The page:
Community conference to protect kids
by Michèle Nardelli
In a unique collaboration, UniSA is working with the worldwide volunteer women’s organisation Soroptimist International to stage a one-day conference that hopes to build awareness and action across the community about domestic violence and its impact on children.
The conference United Against Domestic Violence will be held at UniSA’s Magill campus on July 4 and a key focus for the organisers is to engage with volunteer networks already well-established in the community.
UniSA social work and social policy researcher Dr Sarah Wendt says the collaboration with community groups is highly significant.
"Soroptimist International has taken an important lead here by accessing State Government funding for the conference, approaching UniSA for support, and now working to bring about involvement from the big names across the service clubs – Kiwanis, Rotary, Lions, Apex, Zonta – groups that are broadly representative of the community," Dr Wendt said.
"Domestic violence is an issue that touches many people’s lives but there is a danger that it can be viewed as something impacting only on a small group of women.
"Nothing could be further from the truth. The Australian Personal Safety Survey 2005 showed that in the 12 months leading up to the survey,5.8 per cent of women reported that they had experienced relationship violence and the Australian component of the International Violence Against Women Survey 2004 found that 57 per cent of women reported experiencing at least one incident of physical or sexual violence over their lifetime.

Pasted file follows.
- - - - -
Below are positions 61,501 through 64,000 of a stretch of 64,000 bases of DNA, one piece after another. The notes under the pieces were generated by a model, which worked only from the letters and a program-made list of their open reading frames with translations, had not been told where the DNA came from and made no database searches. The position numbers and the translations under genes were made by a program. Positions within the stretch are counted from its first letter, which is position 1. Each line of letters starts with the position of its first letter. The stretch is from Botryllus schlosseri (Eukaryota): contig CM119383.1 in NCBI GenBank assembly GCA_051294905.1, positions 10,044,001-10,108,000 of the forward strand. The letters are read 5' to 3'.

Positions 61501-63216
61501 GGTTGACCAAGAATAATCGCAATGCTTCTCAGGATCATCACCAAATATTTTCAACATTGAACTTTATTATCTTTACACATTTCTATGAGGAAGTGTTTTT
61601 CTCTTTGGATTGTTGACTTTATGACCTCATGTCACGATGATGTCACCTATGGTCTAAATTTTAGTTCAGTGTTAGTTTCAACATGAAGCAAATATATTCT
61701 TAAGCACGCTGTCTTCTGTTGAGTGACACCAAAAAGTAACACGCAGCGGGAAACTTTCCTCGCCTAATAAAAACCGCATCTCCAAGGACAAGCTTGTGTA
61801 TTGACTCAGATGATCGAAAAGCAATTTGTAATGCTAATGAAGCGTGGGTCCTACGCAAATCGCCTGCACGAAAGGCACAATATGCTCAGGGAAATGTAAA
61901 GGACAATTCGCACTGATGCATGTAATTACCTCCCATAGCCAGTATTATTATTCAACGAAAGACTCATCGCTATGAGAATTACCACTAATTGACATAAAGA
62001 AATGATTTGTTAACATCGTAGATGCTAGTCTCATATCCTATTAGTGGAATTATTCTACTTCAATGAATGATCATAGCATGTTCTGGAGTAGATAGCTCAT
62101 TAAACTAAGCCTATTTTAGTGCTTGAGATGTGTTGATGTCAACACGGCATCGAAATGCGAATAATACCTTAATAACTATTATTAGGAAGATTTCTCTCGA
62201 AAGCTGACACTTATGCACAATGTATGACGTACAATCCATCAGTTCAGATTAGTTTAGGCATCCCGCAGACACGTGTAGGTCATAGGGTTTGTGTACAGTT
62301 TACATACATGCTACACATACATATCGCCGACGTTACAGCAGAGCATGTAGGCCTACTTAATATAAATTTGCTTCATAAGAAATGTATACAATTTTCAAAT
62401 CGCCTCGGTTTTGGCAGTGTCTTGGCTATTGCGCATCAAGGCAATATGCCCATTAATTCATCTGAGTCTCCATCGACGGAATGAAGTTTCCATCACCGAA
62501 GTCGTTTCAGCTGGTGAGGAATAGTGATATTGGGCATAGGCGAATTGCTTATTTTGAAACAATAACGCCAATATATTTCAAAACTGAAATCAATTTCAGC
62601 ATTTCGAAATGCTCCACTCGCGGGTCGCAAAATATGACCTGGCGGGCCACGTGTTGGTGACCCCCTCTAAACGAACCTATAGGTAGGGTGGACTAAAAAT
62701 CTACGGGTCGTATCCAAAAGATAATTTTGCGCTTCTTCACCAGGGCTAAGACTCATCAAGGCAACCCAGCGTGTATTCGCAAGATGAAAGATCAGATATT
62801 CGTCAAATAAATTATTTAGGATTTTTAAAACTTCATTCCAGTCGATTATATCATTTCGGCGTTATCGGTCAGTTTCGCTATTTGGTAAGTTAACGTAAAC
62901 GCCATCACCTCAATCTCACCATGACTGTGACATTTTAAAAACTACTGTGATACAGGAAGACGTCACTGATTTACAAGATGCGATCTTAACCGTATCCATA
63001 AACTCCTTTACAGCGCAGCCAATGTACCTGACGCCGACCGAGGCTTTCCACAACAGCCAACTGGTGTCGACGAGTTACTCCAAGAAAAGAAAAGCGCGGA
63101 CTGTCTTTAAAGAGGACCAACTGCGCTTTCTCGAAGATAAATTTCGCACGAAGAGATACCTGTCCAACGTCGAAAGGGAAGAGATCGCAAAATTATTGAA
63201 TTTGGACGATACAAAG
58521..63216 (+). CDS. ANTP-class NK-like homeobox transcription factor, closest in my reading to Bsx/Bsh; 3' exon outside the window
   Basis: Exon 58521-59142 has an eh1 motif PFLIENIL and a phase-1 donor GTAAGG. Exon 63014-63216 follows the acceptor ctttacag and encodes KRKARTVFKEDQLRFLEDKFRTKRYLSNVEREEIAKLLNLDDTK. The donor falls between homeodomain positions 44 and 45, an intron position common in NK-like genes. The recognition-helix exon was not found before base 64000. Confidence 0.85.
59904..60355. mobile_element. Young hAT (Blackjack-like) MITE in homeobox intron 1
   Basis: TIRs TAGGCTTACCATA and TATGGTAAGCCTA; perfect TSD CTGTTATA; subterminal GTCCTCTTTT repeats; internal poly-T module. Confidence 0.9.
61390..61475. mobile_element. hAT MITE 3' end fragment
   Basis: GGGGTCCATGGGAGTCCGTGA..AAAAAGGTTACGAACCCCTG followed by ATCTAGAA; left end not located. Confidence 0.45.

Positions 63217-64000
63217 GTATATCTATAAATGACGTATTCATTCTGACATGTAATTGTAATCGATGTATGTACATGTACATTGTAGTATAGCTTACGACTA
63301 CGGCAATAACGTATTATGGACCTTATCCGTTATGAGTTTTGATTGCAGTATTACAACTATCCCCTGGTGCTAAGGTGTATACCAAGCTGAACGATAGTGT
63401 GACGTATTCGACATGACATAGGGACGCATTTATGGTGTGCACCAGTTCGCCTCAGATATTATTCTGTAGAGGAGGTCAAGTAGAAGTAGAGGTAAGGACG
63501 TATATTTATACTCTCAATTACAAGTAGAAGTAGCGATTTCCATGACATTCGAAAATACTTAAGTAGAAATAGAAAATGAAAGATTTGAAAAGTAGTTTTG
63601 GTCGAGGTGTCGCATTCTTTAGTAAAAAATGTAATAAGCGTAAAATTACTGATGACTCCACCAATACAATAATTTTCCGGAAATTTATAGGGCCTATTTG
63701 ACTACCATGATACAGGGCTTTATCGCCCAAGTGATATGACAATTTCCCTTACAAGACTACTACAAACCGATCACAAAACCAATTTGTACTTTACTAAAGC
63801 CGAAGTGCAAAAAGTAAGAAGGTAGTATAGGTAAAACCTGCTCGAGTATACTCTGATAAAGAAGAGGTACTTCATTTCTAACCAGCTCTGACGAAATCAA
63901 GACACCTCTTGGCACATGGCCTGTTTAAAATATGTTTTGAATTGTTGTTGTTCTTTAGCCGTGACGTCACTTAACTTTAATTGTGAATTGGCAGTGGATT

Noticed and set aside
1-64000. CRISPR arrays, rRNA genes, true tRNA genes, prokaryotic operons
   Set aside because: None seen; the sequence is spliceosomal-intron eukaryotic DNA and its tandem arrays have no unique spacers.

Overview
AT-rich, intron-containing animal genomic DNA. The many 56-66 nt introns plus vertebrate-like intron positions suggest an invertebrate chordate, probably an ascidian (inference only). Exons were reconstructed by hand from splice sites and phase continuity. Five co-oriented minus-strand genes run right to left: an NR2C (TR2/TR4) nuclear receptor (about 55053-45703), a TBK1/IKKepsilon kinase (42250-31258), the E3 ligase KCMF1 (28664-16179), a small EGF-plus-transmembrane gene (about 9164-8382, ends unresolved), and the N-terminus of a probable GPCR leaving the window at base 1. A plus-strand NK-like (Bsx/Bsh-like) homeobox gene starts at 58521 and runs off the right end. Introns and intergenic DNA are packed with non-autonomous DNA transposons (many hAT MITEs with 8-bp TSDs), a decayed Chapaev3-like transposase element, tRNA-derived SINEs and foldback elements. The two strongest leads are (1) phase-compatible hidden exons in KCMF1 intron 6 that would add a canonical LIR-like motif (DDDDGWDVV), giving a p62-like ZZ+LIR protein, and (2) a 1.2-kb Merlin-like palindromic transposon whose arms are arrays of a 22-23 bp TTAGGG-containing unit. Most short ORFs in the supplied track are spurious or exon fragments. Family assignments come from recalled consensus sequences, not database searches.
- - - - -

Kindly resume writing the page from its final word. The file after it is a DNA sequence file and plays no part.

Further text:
"And the hidden factor is that in many, many, situations children either witness or experience domestic violence too."
Dr Wendt said a recent UNICEF report across 20 countries estimated between 1.3 and 2.7 million children worldwide were exposed to domestic violence and as many as 750,000 Australian children were witnessing or experiencing domestic violence at home.
Soroptimist spokesperson, Annette Korzeba, says a goal for the conference is to reach out into community networks with the message that domestic violence is everyone’s business.
"Silence around the issue of domestic violence only makes it easier for the problem to continue and for those closest to the situation - the children - to continue to suffer silently," Korzeba says.
"We are hoping to attract individuals but also people involved in service clubs from across the State because they have working networks established and can help to inform and disseminate information about domestic violence and develop supports for women and children which can make a difference.
"At the end of the conference I hope we’ll emerge with a list of actions that we can extend out into the community through these groups and some recommendations to government about how we can better protect women and children against domestic violence."
More information about the conference is available online.